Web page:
Once again, the markets have rallied today after several days of trying. This is typical of the market in the most recent leg of this rally, which began in July. Here are it's characteristics:
1) A "floor to the market." Every time the market drops for a few days, buyers have come into the market.
2) No weak sectors: small, midcap, and large cap all near new highs.
3) A global synchronous expansion. This is rare if not unprecedented. Japan's Nikkei is hitting a 6 1/2 year high, markets in France, England and Germany are also just shy of 7 year highs, and emerging markets like Brazil are at historic highs.
Global economies are converging--this is historic.
There is considerable anxiety about this brave new world. Traders, unused to such expansions, have been playing out "left-field disturbances" that might upset this apple cart. They include:
1) Some meltdown in an emerging markets that will create panic. The recent political debacle in Thailand was thought to be the perfect scenario by the bears; but something funny happened: it was contained, and no one panicked. A recent drop in commodities also caused a brief, 10% drop in the Russian stocks market, but again: no one panicked. Traders are exhibiting discipline and patience they never exhibited in international trading.
Why is this panic not happening? a) a tidal wave of liquidity means more money is invested in global markets than ever before; b) more sophisticated investors who see the global expansion as a long-term event and feel it would be foolish to quickly leave markets like Russia, Brazil, India and China.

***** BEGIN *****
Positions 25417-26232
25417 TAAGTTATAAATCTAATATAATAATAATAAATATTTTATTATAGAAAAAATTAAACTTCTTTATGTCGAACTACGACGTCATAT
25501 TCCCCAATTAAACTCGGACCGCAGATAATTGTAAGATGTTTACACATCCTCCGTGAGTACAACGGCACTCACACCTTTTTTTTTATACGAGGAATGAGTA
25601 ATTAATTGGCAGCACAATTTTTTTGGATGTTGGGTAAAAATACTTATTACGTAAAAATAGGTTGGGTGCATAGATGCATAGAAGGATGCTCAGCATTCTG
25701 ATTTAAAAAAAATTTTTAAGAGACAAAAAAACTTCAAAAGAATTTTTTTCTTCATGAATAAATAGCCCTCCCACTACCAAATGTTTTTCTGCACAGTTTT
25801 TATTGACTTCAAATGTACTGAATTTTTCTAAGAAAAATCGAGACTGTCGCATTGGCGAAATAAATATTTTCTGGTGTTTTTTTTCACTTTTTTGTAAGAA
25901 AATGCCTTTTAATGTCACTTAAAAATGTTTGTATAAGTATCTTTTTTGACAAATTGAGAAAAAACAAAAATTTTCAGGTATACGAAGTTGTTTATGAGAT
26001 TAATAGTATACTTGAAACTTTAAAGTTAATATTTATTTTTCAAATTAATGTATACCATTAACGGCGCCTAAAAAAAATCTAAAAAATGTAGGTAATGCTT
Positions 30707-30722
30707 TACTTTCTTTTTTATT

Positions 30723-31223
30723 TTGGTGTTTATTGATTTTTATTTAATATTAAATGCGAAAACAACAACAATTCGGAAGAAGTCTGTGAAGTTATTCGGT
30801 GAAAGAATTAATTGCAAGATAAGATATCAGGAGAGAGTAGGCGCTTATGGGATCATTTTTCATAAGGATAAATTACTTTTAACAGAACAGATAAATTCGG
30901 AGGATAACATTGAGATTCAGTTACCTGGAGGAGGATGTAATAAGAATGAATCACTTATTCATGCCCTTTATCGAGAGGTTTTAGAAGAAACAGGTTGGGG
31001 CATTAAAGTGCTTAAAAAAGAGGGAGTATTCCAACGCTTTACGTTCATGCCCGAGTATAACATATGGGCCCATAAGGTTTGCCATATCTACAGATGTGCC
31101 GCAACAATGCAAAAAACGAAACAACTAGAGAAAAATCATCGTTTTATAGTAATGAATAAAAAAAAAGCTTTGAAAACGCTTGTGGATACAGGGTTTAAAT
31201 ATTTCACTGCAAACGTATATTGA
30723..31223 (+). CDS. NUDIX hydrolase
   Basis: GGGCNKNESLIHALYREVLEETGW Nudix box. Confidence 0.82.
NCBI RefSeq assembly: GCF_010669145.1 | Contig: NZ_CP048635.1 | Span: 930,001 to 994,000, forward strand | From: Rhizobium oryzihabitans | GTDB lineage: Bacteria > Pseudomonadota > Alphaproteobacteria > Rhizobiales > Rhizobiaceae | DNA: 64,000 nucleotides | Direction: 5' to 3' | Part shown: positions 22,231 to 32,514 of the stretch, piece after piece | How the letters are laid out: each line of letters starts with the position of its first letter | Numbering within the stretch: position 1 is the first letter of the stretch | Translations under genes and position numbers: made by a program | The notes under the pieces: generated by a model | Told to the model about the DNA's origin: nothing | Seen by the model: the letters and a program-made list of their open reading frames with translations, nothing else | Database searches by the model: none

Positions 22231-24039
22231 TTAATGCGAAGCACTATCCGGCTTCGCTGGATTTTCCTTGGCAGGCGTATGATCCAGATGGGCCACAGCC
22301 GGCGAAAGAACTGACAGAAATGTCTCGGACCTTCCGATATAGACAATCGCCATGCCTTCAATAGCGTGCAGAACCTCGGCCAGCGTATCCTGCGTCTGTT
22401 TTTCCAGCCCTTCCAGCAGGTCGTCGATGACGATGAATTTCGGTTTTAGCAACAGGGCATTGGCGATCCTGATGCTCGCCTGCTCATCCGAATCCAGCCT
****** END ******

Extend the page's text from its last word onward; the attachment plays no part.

The two other major bogeymen:
2) Anxiety about derivatives--the trillions of dollars in derivatives globally is a favorite bogeyman, but risk is spread out so widely that nothing close to a meltdown from has occured.
3) The complete collapse of the "real estate bubble". Another favorite of the bears. Here's the problem: none of the "classic" elements of a real estate collapse are present. Historically, the real estate market falls apart when three things happen:
a) the economy weakens notably, b) liquidity is withdrawn, c) supply overwhelms the market.
None of this is happening. The economy has made a soft landing, there is no withdrawal of money to buy and sell commercial real estate ($40 billion from Blackstone to buy Equity Office? Please!), and supply of offices, malls and apartments are certainly not overwhelming the market.
As for the fluttering over the collapse of some subprime residential mortgage lenders - this is a natural result of too much liquidity, when brokers competing for business make loans to people they should not under terms they normally would never offer.
Welcome to the murky world of subprime lending. It is neither surprising nor unprecedented, and it has so far been completely contained. It has not spread to the prime mortgage business.
The bears claim that this is the "canary in the coalmine" that will bring down everything. They don't understand the conditions under which real estate markets collapse, and these conditions are not present.
Keep an eye on the big picture. If this continues, we are in an historic time. There will be books written about this period in the next decade.